> Shooters who are scared to death of carrying with a loaded chamber, but want to get comfortable enough that they can carry with a loaded chamber.

In a couple of extreme examples, I’ve had people “practice” carrying an airsoft gun…just to get confidence that everyone’s not going to see that they’re carrying and that it’s not going to randomly fall out.

Then, carried with an empty chamber until they got comfortable that their gun wasn’t going to randomly “go off” on it’s own.

Finally…within a few days to a couple of weeks…they had earned confidence to know that carrying a firearm is amazingly and thankfully boring and they were able to start safely and confidently carrying with one in the chamber.

Of course, there are a couple of caveats…

First, safe carry depends in large part on a safe holster that covers the trigger and holds the firearm securely during ordinary movement.  Don’t go cheap or cute on holsters.

Second, if you’re going to carry in appendix position, I’d strongly encourage you to have either a factory double action first trigger press, a factory double-action-only trigger, or a safety until you have developed disciplined, safe habits that have been reviewed and evaluated by a competent instructor who knows the safe and unsafe factors to look for with appendix carry.

Both of these questions came up quite a bit from people who registered for the Dynamic Gunfighting presentation earlier this week.  I want to strongly encourage you to not only sign up for the free replay of the training >HERE< but also make sure to sign up for the full step-by-step follow-along course that I’ll be offering at the end.

Questions?  Comments?  Fire away by asking below…

Please follow and share:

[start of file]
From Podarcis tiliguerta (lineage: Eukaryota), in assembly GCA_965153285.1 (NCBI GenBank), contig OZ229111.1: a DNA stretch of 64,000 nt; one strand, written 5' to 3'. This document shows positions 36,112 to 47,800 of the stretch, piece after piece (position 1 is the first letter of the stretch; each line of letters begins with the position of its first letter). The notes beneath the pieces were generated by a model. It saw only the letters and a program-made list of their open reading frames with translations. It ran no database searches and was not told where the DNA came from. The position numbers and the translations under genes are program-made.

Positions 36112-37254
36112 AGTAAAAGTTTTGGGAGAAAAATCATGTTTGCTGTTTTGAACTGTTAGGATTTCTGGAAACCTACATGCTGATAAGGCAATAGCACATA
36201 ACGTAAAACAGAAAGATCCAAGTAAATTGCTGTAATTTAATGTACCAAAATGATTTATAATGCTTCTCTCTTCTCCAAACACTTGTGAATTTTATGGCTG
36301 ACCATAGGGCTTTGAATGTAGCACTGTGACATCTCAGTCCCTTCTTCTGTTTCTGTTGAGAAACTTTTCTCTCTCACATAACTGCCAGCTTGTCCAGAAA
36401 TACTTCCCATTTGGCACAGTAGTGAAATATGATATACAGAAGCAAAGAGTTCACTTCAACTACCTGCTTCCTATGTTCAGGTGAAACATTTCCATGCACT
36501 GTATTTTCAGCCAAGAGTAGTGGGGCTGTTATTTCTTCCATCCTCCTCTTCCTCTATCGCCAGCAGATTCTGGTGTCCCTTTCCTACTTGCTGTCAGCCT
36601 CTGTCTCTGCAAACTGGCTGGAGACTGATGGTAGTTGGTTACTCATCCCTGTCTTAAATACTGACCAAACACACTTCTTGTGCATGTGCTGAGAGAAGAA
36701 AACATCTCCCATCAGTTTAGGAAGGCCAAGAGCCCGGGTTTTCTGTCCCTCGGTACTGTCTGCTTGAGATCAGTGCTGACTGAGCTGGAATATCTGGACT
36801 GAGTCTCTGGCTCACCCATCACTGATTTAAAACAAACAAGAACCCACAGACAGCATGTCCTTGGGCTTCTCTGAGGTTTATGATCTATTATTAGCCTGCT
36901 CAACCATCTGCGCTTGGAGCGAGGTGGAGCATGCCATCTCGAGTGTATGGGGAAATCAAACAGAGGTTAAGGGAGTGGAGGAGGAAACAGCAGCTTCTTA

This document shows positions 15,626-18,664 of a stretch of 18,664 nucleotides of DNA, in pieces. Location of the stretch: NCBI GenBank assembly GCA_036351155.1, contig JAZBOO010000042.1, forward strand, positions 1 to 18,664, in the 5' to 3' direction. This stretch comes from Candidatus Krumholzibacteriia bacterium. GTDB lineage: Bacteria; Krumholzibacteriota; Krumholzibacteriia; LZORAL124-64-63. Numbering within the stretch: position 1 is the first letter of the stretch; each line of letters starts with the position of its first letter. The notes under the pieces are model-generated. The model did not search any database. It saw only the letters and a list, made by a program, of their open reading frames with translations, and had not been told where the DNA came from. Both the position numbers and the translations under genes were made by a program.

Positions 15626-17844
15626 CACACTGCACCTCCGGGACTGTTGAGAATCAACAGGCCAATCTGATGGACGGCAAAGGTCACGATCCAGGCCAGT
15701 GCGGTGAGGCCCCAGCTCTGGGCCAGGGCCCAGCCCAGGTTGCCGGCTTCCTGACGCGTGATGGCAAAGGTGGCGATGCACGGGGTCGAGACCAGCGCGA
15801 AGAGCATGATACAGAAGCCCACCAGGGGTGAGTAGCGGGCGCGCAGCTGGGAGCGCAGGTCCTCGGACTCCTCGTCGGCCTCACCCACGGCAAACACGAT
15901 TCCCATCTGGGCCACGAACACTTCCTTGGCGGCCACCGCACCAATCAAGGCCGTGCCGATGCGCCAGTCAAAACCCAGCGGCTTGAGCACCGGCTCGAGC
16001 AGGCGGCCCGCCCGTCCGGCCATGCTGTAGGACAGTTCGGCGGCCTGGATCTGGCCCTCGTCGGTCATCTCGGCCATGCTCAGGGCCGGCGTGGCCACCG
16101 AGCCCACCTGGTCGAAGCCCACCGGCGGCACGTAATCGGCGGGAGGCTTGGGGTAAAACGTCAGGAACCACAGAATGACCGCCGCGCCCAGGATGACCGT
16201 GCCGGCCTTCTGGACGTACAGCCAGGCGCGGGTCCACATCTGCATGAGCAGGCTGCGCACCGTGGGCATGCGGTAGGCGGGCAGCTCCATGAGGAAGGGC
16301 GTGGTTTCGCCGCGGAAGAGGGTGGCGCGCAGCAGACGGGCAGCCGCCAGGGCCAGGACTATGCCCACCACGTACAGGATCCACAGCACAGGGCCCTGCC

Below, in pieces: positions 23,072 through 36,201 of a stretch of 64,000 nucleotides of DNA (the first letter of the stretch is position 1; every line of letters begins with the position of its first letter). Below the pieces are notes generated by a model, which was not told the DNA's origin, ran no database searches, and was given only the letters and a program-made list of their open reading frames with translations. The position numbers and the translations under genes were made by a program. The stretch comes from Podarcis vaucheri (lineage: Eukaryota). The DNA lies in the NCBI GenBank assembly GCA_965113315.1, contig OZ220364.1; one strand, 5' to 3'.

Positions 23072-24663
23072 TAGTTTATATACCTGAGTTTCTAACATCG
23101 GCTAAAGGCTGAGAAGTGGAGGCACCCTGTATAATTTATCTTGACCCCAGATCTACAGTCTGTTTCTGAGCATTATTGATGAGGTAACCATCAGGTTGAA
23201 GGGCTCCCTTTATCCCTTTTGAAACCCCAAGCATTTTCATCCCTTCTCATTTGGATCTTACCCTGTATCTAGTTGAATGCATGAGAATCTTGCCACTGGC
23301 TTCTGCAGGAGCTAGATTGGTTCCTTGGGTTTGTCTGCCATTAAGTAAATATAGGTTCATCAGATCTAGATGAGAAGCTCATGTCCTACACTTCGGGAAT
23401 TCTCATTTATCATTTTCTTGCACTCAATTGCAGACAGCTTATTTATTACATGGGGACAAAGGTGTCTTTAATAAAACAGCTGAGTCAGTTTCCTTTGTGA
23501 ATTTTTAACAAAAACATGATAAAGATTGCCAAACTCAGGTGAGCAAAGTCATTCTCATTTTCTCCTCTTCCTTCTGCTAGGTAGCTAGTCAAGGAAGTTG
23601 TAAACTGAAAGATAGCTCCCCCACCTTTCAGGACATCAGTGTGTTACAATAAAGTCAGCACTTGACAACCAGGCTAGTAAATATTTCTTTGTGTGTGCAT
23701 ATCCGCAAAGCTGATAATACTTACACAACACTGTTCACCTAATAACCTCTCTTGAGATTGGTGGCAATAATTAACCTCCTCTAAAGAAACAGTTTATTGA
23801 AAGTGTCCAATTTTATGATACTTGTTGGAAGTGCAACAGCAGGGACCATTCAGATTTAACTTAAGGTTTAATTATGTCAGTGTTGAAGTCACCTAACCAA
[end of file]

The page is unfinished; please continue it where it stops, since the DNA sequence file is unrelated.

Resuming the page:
Pin Share


  • Rosy

    Reply Reply September 13, 2023

    I’ve actually been trained by the IDF here in the States. Months later, after certification class by US, the instructor asked if we would liked to be timed on our draw. After explaining I do not carry in chamber, he said fine. Hand not on firearm, my time was 3.2 seconds with racking, hitting target. He gave me a high five in front of everyone. Imho, I’m fine with the extra 2 seconds for the peace of mind as a civilian. Also, should I lose my firearm in the fight, I also know what the attacker doesnt.

  • Jerry Drummond

    Reply Reply June 13, 2022

    How likely is it for a chambered round to “cook off” in a fire? I would like to do the Myth Buster’s thing on this, but I don’t have a sacrificial firearm.

    • Ox

      Reply Reply June 13, 2022

      The ignition temperature is about 100 degrees lower than paper, if that gives you any idea of how likely it is 🙂

    • Randy

      Reply Reply September 17, 2023

      Losing your fire arm to the bad guy is almost if ever, mentioned. Thanks for adding that to your post.

  • OldProf49

    Reply Reply June 12, 2022

    As an old revolver shooter, I was originally trained on wheel guns. I’ve carried both single and double action revolvers, often with an empty chamber under the hammer (always with single actions). When carrying one of my modern, snub nosed guns, I carry it fully loaded and keep it in that condition at home. The ammo cooking off story may cause me to rethink that. I haven’t totally migrated to semi autos though I have a few that I carry. One of my criteria for a carry semi auto is that it MUST have a DAO mechanism. I’m unwilling to commit to the extensive retraining necessary to competently, safely carry either a SAO or a DA/SA. I think the manual of arms is just too different from the revolver’s *Draw gun… Point Gun… Pull Trigger… Repeat As Needed* simplicity. That’s the way I’ve trained, both dry fire and live fire, for so many years that, at my age, I’m unwilling to change. Fortunately, there are many semi autos that are DAO. Two of my favorites are Kahr (all models) and Ruger (LCP, LC380, LC9s). These are modern, well engineered and manufactured firearms. They have essentially the same firing protocol as a double action revolver, and I believe they are safe to carry fully loaded.

  • Jeffrey-Frank

    Reply Reply June 12, 2022

    Great article and good comments also. One aspect that I can think of that I don’t think was mentioned is with home storage. If the machine is on your person or locked up(making it less accessible in an emergency) regular safety is the rule, but, for the ones that are staged throughout the house (or car) there is often the possibility of children or an untrained curious adult gaining access to it. Empty chamber would be the best under those circumstances yet that would mean that the one on your person should be left empty or develop 2 skill sets to be more sure that the first trigger pull in an emergency does not go click

    • Ox

      Reply Reply June 12, 2022